It's been almost two years since I last wrote about Internet resources for clinicians interested in toxicology. Since that time, new sites have been created, and I have discovered others that I find myself consulting regularly because they are informative and entertaining.
DEA Microgram Bulletin (http://bit.ly/DEAmicrogram): This U.S. Department of Justice monthly publication explores some of the illegal drugs seized and analyzed by the Drug Enforcement Agency. In many parts of the country, for example, tablets in the shape of President Obama are being sold as Ecstasy. But what drugs are actually in these tablets? Consulting Microgram Bulletin reveals that these generally contain the sympathomimetic piperazines BZP and TFMPP, along with caffeine. A recent seizure in New York, however, found Obama-logo tablets that also contained Ecstasy (MDMA). There are great pictures in the June 2009 issue of similar tablets in the shape of Homer Simpson, Bart Simpson, Snoopy, Blue Smurf, Ninja Turtle, and Garfield. Other seizures recently described in DEA Microgram Bulletin include testosterone cypionate disguised as aromatherapy oil, heroin made to look like MoonPies, and cocaine concealed in religious plaques.
Toxnet (http://toxnet.nlm.nih.gov/): The National Library of Medicine posts a suite of databases relating to toxicology and environmental health. It contains the Hazardous Substances Data Bank, Toxline (a searchable collection of toxicology abstracts), and a number of other sections with information about toxic chemicals, hazardous material incidents, and first response. Unfortunately, much of the material seems geared toward chronic environmental exposures and basic science, giving short shrift to medical toxicology and clinically relevant information. Still, if you want to know the proof of Listerine Antiseptic Mouthwash, the Household Products Database at Toxnet is the place to look. (By the way, its 53.8 proof).
Medworm (www.medworm.com): Medworm is an aggregator and collector of RSS feeds related to medicine from more than 6000 sources. For those who find the previous sentence indecipherable, a translation: RSS (“Really Simple Syndication”) is a way for journals, blogs, popular media, and other web sites to distribute content easily over the web in a standard format called an RSS feed. For example, every week the Journal of the American Medical Association will send out an RSS feed with titles and abstracts of articles in its current issue. These feeds can be received into a feed aggregator such as Bloglines (www.bloglines.com) or Google Reader. Medworm collects feeds relevant to medicine and organizes them into a searchable database. Although I've found the Medworm interface somewhat unwieldy, the site collects updates from an incredibly wide range of sources, and spending a few minutes with it each day and using appropriate search terms (for example, “overdose” or “poison”) is a good way to find publications and events in the world of toxicology that would otherwise go unnoticed. A set of filters allows the user to narrow down to specific sources and topics.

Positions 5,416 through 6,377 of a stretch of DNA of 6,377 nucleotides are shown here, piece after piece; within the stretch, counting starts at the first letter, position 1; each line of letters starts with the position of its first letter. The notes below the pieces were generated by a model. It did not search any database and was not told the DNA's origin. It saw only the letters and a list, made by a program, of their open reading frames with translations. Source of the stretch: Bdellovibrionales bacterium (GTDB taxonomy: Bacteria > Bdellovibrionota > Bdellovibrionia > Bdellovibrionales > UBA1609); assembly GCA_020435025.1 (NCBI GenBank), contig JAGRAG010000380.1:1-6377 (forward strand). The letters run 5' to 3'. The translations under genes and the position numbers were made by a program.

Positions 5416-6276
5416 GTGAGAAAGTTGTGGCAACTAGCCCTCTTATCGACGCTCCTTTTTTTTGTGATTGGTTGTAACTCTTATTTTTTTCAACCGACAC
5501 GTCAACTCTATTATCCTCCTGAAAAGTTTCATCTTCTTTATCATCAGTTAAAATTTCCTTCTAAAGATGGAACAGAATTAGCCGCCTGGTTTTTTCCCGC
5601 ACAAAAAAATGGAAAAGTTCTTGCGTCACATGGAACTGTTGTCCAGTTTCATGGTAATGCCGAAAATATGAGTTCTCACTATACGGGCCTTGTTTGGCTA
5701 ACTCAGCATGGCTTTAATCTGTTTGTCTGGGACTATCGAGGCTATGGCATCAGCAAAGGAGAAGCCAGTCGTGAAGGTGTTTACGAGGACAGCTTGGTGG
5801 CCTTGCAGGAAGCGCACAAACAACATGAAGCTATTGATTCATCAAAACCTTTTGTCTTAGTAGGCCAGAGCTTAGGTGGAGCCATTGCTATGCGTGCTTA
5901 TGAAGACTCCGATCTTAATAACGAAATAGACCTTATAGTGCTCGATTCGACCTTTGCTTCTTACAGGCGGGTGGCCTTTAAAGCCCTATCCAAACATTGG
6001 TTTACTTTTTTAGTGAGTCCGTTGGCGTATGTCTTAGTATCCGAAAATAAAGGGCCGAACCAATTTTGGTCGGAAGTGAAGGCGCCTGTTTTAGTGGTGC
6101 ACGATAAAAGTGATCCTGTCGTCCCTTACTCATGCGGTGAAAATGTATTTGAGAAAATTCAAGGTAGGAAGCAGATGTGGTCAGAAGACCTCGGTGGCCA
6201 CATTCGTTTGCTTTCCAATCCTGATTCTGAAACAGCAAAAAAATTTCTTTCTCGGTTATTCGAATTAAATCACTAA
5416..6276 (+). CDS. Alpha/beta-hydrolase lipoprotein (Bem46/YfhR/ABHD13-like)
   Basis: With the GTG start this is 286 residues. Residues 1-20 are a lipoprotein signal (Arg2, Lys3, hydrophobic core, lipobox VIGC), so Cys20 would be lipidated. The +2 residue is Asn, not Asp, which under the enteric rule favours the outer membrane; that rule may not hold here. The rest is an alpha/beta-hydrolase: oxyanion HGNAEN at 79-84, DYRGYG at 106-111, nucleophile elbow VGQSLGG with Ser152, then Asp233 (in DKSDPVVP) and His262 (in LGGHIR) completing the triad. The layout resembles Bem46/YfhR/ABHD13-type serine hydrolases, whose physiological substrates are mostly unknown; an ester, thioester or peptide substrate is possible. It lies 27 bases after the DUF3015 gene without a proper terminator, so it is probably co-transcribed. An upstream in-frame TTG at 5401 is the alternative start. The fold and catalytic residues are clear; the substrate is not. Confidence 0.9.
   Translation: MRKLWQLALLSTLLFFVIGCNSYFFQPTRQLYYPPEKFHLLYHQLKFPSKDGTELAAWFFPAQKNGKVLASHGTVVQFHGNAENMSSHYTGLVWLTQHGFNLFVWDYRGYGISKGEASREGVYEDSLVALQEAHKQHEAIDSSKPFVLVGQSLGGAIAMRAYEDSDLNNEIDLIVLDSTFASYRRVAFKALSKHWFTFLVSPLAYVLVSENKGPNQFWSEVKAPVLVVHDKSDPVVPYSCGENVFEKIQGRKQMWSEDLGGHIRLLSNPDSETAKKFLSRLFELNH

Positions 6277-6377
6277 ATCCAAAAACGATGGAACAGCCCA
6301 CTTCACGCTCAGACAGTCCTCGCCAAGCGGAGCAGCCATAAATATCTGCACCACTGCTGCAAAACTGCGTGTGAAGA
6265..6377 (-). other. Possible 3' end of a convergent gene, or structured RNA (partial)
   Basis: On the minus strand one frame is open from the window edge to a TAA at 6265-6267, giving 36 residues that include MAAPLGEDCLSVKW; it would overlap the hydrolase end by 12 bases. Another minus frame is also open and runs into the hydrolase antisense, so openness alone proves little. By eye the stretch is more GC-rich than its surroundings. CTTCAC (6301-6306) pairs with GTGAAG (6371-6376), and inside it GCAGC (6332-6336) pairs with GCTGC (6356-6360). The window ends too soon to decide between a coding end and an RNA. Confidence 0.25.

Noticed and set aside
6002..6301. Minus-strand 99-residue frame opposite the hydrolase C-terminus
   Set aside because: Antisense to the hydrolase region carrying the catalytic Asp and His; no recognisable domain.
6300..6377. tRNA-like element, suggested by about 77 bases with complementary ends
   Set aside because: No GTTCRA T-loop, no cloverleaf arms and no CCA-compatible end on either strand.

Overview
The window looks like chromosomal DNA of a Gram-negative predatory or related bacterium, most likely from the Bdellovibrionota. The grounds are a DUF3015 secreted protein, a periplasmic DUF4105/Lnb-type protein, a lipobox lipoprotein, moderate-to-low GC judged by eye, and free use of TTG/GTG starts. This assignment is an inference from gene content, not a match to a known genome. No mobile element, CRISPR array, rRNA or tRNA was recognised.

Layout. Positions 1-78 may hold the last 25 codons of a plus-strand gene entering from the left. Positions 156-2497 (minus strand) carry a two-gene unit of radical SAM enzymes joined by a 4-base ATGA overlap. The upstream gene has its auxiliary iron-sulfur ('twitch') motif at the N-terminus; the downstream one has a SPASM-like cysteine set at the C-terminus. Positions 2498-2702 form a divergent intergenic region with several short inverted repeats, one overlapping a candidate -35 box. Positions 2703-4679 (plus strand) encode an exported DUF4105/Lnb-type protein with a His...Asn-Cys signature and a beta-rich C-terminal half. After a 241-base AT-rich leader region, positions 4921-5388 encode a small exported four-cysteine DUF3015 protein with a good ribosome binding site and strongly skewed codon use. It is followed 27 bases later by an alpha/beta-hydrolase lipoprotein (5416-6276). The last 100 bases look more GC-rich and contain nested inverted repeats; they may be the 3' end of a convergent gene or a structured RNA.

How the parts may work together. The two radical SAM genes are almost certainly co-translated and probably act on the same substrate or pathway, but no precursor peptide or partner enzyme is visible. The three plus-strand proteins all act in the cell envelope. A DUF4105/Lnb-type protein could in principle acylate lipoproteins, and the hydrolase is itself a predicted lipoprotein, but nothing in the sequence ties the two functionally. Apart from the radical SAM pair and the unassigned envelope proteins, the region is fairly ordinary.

DoseNation (www.dosenation.com): DoseNation provides daily critical and satirical commentary on the way human culture interacts with drugs and altered mind states. It was founded by former editors of Trip magazine (“The Journal of Psychedelic Culture”). Recent posts have covered the crustacean-themed hallucinations that the French existentialist Jean-Paul Sartre experienced when he used mescaline, the opening of a marijuana café (the first in the U.S.) in Portland, OR, and new research into the effects that cocaine has on bees. Not a lot of critical analysis, but there's always something interesting to read. This site has extensive coverage of the medical marijuana controversy and designer drugs. DoseNation is toxicology from the perspective of the user, but users are our patients, and it is valuable to see the drug culture from their point of view.
Toxipedia (www.toxipedia.org): This ambitious site aims to become the Wikipedia of toxicology. It is designed as a “wiki,” a site that can be easily edited, amended, and added to by multiple users in collaboration. According to the Wikipedia entry on “wiki,” the name comes from the Hawaiian word for “fast” and has been backronymed to stand for “What I know is….” While an excellent idea, Toxipedia is still in a very rudimentary stage, difficult to navigate, and very light on content. Their tox history section contains some interesting material, but many of their topics (for example, Cesare Borgia) simply link to the corresponding Wikipedia entry. Hopefully, with support from the toxicology community, this potentially helpful site will expand and become as vital to those seeking information on poisons and poisoners as Wikipedia is to those seeking information on almost anything.
These days, there are more and more medical blogs on the web. A few have a special interest in toxicology. One of the best is Life in the Fast Lane (www.lifeinthefastlane.com) published by an energetic group of Australian physicians. They are especially strong on the fascinating poisonous creatures found on that most toxic of all continents. They also have a section of “Toxicology Conundrums,” which includes actual cases posted in a question-and-answer format. “Life in the Fast Lane” is on my daily reading list.
Dr. Gussow is a volu...Image Tools
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